• "maybe even an apology"

      What!? Got to be serious. MS dosen't need to apologize at all. They were the first to have a vision to unify the UI for touch and Destkop device. They certainly did no entirely succeed in their attempt but they had the guts to do what Apple or Linux did not. Win 8.1 is selling well now and all of the Anti-Metro at first would not go back to Win 7.

      Zdnet Bloggers should start giving MS the credit it deserves for Win 8. MS Apologies came with Version 8.1, a free major upgrade that fixed most of the issues.
      • You On Drugs?

        Win 8 is HORRIBLE; the only reason it's "selling" is there's no other choice!

        It is UGLY and a throwback to Windows 3.1

        Windows 7 was the BEST user-friendly version. TOUCH SCREENS ARE USELESS IN BUSINESS.

          I agree. However Windows is not only a desktop system anymore. I also agree, Win 8 was less than stellar at first but 8.1 made it a lot better. I totally disagree with 3.1 argument. Win 8.1 boots faster, is even more stable that Win 7 and has enough new stuff, even on the desktop side, to make it worth the Upgrade.

          Sorry you didn't get it.
          • Win 8.1 more stable?

            Meh, alone maybe... On a domain I've had half the laptops lose their trust and remove user credentials.
            Pro is buggy.
            Christopher Moor
        • Touch screens actually aren't horrible

          They can improve usability and will for those growing up in the "iPad/iPhone" world. It is the "older" group that understand using a mouse and general windows GUI that haven't seen the potential use of a touch based system. I see lots of potential for touch interfaces even in old business formats.
        • there is choice, however it is a laughable selection of jokes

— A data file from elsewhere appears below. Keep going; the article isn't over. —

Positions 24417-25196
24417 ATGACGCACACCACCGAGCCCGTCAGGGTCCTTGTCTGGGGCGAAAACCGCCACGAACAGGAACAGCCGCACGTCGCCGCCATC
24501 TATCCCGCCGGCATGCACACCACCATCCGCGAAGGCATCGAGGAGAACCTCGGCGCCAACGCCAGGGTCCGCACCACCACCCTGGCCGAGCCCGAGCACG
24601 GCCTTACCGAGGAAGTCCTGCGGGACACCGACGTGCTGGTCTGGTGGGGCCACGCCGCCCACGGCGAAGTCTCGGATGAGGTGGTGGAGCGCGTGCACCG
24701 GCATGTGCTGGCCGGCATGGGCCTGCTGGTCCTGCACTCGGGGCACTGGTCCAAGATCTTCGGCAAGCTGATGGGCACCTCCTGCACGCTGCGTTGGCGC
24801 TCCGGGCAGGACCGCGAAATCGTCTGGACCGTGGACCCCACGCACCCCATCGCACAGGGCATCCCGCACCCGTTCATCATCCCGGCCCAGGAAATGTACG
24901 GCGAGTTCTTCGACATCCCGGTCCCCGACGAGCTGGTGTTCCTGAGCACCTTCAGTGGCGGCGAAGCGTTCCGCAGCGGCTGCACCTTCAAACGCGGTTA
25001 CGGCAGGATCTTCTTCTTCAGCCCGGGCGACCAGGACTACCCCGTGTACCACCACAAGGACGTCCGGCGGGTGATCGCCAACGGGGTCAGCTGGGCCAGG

Linux (all 600 versions), android, iOS, osx,. Use them at your own risk.

          Tell that to the thousands or Millions of iPad and Smartphone Business Users. Oh, and losing the need for Gazillions of Mice - no a bad thing either for Business. I am of the generation that heard PC's were useless and expensive etc... Write a 5-page resource allocation report to justify a department's purchase, not Divisional use. A mechanical device we wipe across a surface is not elegant or efficient - really? The touch or gesture is truly elegant and efficient and is the future. Don't fight the inevitable - because if the OS API's have the capability then the Apps can easily use them in business applications etc.. Progress call it what you will (i.e. "HORRIBLE").
          • Touch = fatfingers

            "Man = toolmaker"
            There's a reason most great artists are NOT known for their fingerpainting - crude, clumsy, prone to mis-touching, and on and on. The keyboard and mouse once learned are much quicker, precise, and varied than a phatphinger. It's just that folks accustomed to iPhones are expecting closed systems that while well-designed, give users the illusion of choices but really are moving from one small closed set of options to the next.
            It is the difference between a shopping cart and working a backhoe - one seems versatile unless/until you really need to work outside the box; the other has versatility and a lot more power and flexibility than first appearances might suggest.
            I enjoy the small set of apps on my phone, but the device is actually a closed unit container for running a wide variety of well-designed single-purpose gizmos, and that suffices for the vast majority. Think anything BUT a computer.
            Computer LoQ
      • I agree with the spirit of your comment...

        ...but the problem with W8 is that during the beta and feedback duration, they had a huge number of users telling them exactly what was wrong with W8 and they just completely ignored them. I mean it was like a kid sticking his fingers in their ears going "la, la, la, la".